As part of the perspiration deposited upon our skins is in the form of a delicate oil, and as this oil may become mixed with dirt, or dust, and form a mixture not readily soluble in water, it is at times advisable to add to the water something that will dissolve oil.
The commonest thing used for this purpose is soap, which is a combination of an alkali—most commonly soda, though occasionally potash (lye) is used in the soft soaps—with a fat or an oil.
On this account, it is best not to use soap upon the covered portions of the body, and in the full bath, oftener than once or twice a week; and upon the face, oftener than once or twice a day. But the hands may be washed with soap more frequently.
The combination of the two, which we call soap, has been invented for two reasons; one, that it makes a convenient, solid form in which the alkali, needed to dissolve the body oil, can be used in such strength as not to burn or injure the skin; the other, that the fat in the soap will, to some extent, take the place of the natural oil, or fat, which it washes off.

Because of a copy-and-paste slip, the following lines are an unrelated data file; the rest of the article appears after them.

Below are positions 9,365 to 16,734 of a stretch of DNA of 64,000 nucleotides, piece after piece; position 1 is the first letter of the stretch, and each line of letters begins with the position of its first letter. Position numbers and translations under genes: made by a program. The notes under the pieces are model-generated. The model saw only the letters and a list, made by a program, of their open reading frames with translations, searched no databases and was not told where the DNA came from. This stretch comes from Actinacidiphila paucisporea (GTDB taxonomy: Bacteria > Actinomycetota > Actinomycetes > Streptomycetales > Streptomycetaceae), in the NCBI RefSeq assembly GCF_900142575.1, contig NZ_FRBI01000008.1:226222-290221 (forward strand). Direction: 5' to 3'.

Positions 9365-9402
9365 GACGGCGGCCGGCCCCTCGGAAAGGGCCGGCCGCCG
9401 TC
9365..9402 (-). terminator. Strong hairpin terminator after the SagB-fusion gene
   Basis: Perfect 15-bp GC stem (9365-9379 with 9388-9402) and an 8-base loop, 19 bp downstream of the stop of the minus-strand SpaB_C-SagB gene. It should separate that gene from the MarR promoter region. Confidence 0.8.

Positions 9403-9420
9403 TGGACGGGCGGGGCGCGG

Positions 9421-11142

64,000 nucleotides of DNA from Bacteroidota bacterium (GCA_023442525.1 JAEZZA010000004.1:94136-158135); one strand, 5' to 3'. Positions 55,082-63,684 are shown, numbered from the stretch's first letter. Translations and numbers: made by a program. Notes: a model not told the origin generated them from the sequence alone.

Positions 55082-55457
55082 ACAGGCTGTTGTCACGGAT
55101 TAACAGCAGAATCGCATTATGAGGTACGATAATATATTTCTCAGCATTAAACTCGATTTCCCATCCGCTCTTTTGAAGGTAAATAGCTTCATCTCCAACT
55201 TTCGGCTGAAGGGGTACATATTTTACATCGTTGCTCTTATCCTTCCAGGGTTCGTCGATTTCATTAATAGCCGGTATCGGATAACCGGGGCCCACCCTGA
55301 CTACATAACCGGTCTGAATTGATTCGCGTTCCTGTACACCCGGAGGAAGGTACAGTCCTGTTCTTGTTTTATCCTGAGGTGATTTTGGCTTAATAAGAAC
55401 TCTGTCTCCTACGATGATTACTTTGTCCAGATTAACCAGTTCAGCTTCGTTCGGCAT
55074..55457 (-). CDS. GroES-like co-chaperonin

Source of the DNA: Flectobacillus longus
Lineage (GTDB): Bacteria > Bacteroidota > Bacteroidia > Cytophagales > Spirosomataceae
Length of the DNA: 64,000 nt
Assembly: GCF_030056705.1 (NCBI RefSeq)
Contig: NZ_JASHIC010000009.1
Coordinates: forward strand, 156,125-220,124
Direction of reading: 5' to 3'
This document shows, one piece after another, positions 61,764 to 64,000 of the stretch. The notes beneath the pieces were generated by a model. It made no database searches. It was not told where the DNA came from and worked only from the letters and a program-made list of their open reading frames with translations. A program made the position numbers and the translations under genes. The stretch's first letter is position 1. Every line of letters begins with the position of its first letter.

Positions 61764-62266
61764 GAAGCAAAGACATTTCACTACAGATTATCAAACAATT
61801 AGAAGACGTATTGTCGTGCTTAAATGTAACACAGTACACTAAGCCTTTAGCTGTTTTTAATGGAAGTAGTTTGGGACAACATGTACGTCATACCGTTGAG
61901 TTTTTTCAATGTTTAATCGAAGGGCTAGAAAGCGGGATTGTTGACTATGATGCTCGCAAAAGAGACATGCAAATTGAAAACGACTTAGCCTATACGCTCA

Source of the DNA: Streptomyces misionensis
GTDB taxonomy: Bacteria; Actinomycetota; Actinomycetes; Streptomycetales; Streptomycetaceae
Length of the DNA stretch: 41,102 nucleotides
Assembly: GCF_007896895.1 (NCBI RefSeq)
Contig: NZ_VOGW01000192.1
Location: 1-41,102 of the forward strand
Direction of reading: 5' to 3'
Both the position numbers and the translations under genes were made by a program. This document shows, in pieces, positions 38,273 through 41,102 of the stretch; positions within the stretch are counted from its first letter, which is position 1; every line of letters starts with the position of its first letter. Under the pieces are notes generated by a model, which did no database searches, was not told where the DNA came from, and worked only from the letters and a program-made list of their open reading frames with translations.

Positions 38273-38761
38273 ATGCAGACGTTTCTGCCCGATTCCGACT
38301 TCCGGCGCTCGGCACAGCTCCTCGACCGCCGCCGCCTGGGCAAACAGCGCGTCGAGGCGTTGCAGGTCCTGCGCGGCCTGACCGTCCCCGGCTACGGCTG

Necessary as soap is, it should be used very moderately. You should never lather and scrub your skin as if it were a kitchen floor, for the reason that, with the dirt, the alkali also washes and dissolves out a considerable amount of the natural oil of the skin, and leaves it harsh and dry.
Unless the dirt be of some infectious, or offensive, character, it is often best to content yourself with washing off just the “big dirt,” and wait for the bubbling up of the perspiration through your skin to bring the deeper dirt up to the surface, and wash that off later, in the course of two or three hours.